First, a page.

Alejandro used to belong to a group of mountain climbers. Although the group does not get together for expeditions as they used to, Alejandro is still friends with most of them, and some of them continue to climb Mexico’s peaks.
One of his friends recently climbed Iztaccíhuatl (Izta for short). It is the third highest peak in the country (elevation 17,160 feet), a dormant volcanic mountain located about 40 miles from Mexico City. He sent Alejandro some spectacular photos of the ascent, and I thought that I would share a couple of them with you.
Sunrise from the slopes of Izta
The ascent must be started in the wee hours of the morning, so that you can reach the summit and descend before the possibility of late afternoon storms.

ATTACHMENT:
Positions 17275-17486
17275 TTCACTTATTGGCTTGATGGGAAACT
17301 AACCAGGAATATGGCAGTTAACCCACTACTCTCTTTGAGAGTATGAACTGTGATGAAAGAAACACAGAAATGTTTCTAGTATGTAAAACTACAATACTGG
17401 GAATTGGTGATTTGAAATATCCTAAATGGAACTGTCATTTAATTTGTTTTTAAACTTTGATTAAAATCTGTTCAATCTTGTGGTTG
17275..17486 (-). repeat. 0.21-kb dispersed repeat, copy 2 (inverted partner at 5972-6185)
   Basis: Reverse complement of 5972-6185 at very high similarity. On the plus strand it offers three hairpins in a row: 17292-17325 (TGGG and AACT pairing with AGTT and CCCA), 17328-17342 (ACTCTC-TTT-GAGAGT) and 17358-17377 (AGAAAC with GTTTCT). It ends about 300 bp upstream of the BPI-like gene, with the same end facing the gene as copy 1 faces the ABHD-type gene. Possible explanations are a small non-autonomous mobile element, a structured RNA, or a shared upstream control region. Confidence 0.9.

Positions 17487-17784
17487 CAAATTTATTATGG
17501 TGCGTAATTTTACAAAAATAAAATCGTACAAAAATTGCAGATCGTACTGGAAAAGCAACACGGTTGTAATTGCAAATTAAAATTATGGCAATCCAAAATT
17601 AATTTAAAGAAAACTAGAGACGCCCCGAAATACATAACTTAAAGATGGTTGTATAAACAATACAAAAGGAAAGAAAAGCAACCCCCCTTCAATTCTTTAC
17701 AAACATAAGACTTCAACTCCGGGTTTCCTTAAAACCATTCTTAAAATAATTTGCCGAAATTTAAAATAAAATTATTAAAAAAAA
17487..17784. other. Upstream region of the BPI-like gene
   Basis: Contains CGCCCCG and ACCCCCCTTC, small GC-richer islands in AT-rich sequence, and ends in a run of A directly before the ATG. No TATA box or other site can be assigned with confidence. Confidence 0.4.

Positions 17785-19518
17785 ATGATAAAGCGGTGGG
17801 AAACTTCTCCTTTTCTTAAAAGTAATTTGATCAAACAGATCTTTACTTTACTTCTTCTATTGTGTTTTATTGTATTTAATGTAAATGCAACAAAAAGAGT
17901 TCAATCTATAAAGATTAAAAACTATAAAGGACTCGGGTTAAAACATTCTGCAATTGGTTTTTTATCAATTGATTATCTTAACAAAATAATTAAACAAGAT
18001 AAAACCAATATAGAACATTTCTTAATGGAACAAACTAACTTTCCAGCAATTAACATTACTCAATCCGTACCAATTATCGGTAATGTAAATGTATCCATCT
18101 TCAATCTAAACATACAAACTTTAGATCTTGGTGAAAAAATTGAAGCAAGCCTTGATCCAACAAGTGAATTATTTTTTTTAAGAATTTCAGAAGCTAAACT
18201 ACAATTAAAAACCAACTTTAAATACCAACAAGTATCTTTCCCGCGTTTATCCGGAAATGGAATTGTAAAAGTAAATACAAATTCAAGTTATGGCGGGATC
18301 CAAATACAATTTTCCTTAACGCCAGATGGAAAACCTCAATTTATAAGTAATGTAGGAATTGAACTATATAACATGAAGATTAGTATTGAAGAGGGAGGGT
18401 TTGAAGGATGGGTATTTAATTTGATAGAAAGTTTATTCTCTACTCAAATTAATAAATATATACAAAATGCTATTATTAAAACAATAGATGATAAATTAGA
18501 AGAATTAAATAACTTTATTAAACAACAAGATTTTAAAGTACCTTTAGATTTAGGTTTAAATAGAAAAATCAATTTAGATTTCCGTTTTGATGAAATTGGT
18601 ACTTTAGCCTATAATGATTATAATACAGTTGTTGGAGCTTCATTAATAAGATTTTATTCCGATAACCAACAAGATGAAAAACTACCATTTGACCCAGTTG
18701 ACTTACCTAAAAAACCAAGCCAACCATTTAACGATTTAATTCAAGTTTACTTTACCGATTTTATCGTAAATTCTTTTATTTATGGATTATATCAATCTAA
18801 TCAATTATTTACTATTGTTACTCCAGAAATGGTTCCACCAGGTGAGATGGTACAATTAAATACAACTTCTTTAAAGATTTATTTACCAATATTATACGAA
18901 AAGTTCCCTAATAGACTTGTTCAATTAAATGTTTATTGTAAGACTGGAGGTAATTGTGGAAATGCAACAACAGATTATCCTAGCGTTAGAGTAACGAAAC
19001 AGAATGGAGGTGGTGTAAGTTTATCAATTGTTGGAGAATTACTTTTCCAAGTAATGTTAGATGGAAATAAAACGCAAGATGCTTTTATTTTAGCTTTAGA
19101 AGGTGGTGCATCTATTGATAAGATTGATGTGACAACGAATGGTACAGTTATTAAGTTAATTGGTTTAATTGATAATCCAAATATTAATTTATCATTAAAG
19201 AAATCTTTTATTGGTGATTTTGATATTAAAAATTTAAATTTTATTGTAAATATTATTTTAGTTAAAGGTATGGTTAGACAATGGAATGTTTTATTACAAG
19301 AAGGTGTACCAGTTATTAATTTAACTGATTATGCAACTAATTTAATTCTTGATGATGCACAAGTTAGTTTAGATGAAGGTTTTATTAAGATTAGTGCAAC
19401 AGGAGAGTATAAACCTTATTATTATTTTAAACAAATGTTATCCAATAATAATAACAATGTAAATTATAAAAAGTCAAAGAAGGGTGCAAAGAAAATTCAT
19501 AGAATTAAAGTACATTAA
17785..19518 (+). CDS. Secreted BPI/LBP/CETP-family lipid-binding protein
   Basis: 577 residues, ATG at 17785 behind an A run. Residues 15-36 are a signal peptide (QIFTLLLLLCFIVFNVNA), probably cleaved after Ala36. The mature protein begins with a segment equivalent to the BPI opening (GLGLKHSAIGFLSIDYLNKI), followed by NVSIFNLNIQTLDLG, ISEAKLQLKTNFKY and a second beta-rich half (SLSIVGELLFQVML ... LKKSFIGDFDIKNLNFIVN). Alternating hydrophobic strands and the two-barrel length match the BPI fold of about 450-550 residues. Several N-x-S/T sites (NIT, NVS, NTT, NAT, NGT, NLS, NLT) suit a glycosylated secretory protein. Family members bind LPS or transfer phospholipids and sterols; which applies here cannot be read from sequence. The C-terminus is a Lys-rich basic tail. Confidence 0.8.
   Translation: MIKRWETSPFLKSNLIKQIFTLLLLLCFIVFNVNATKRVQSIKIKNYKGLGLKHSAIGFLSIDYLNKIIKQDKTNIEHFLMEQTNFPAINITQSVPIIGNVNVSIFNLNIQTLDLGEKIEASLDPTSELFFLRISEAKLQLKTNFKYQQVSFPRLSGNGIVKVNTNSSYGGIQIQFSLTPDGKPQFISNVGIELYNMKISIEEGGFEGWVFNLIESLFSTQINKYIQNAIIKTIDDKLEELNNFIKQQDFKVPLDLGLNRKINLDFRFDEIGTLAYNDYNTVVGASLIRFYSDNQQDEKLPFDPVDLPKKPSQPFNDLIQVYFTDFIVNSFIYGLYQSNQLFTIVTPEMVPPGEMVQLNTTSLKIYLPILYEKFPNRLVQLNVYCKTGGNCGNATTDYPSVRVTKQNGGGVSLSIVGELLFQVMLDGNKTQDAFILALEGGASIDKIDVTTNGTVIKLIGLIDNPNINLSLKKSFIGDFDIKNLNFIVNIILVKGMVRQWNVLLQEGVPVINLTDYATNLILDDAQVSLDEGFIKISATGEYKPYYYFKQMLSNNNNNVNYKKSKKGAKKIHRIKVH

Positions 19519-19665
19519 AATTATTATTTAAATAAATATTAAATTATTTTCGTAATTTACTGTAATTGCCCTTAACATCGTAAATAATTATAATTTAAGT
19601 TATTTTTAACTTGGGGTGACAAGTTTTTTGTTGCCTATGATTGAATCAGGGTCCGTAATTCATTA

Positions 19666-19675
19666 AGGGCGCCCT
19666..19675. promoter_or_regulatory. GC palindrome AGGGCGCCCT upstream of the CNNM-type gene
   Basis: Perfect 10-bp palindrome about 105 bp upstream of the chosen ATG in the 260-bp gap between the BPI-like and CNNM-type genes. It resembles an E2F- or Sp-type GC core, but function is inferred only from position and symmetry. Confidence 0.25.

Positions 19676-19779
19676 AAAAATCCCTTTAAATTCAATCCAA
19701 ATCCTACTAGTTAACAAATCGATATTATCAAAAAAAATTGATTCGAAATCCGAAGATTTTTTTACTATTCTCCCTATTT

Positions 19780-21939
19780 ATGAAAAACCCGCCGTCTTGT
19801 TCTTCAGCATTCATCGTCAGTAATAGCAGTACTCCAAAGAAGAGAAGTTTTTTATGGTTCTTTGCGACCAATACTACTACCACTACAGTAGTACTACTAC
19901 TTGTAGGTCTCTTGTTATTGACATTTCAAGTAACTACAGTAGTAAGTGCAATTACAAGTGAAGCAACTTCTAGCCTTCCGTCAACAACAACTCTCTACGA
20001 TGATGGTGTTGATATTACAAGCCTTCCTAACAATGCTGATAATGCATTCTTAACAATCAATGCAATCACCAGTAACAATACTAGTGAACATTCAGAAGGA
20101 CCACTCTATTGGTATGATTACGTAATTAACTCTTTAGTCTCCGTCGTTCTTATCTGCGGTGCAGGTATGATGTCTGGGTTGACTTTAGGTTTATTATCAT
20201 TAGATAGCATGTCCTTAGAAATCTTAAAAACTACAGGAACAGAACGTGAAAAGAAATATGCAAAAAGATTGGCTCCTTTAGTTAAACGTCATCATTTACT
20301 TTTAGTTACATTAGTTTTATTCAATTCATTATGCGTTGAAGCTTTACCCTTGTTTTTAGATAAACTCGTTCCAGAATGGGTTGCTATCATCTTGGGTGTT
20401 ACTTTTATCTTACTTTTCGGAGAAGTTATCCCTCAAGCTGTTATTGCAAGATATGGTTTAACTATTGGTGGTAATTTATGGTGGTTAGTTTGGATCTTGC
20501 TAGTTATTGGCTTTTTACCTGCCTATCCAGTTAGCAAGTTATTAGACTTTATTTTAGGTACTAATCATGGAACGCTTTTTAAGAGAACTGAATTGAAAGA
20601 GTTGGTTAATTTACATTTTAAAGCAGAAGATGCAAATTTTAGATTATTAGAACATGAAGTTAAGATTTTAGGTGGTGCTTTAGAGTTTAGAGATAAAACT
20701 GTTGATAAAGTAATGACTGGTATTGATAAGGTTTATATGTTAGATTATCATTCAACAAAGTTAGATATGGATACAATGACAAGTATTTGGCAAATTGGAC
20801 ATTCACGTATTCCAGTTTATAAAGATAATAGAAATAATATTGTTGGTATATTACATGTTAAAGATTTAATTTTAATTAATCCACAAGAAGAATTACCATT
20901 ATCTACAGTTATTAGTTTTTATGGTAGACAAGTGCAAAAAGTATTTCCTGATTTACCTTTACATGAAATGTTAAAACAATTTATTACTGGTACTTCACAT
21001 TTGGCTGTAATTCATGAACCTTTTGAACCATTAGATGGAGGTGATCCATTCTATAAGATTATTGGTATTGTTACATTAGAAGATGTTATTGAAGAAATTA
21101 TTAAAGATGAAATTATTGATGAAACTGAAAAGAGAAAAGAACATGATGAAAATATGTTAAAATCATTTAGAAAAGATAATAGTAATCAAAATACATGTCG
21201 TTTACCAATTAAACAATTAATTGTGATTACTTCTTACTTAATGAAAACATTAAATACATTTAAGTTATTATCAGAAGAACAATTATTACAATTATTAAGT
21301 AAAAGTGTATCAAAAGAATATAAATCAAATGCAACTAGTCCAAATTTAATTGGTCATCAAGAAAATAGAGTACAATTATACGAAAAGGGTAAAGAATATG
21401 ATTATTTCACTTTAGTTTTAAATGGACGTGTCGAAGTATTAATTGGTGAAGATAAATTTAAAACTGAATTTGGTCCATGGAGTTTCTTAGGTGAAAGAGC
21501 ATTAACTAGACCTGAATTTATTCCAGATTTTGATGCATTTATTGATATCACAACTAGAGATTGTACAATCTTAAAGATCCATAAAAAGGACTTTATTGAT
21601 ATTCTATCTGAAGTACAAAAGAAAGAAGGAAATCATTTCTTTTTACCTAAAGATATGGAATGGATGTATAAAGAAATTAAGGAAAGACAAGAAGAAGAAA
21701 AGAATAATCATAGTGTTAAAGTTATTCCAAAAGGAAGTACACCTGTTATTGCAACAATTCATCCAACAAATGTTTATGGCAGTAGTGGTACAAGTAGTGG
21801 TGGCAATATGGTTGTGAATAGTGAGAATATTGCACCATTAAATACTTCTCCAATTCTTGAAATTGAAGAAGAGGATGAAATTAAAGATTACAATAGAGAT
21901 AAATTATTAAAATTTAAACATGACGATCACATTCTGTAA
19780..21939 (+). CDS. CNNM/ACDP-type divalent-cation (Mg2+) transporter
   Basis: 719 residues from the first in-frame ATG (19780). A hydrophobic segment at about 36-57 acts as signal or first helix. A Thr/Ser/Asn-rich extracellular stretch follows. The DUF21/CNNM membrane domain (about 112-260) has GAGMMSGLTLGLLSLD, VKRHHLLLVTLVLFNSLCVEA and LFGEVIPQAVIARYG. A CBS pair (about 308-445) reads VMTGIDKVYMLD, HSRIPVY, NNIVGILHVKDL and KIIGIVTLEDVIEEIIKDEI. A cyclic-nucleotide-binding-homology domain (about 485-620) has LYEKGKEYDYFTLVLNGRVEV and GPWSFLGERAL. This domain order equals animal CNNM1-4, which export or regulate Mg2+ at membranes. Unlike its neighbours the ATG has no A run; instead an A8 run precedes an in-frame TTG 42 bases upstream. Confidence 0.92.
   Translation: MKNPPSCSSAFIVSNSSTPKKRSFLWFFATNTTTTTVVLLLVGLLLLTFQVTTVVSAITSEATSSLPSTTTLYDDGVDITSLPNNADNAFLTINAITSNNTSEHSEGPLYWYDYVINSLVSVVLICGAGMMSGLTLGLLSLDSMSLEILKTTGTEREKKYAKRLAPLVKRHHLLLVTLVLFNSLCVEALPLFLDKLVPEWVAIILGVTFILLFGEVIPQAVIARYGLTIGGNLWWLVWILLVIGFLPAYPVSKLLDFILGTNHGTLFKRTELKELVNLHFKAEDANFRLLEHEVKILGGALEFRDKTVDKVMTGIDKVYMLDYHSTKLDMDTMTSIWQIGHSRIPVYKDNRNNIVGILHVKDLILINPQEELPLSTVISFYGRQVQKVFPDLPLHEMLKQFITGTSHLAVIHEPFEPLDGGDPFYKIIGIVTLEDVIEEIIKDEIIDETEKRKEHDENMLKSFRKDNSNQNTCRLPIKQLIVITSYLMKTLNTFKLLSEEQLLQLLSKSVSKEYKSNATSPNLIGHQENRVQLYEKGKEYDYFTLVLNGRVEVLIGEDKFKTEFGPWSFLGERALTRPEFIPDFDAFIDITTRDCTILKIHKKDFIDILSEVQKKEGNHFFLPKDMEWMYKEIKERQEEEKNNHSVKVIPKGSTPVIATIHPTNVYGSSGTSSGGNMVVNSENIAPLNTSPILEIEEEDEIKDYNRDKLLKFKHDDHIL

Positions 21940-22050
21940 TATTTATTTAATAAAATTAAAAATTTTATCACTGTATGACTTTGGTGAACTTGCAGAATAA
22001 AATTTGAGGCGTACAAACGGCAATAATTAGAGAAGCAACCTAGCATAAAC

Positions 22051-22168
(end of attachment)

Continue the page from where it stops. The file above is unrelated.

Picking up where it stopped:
The view from the top
In the background you can see Mexico’s second highest mountain, Popocatépetl (Popo for short). It, too, used to be a popular goal of alpinists, but since 2000, the mountain has been off limits. In that year the mountain came to life with the biggest eruption in some 1200 years. Since then, there have been frequent explosions, and most of the time it is fuming gas (as you can see in the photo). Izta is still snow-covered, but Popo, due to warmer temperatures and the heat of its eruptions, has lost all of its glaciers. There must have been precipitation (at that elevation in the form of snow) the day before. Usually, the peak is gray cone of volcanic ash, but here it is crowned with snow.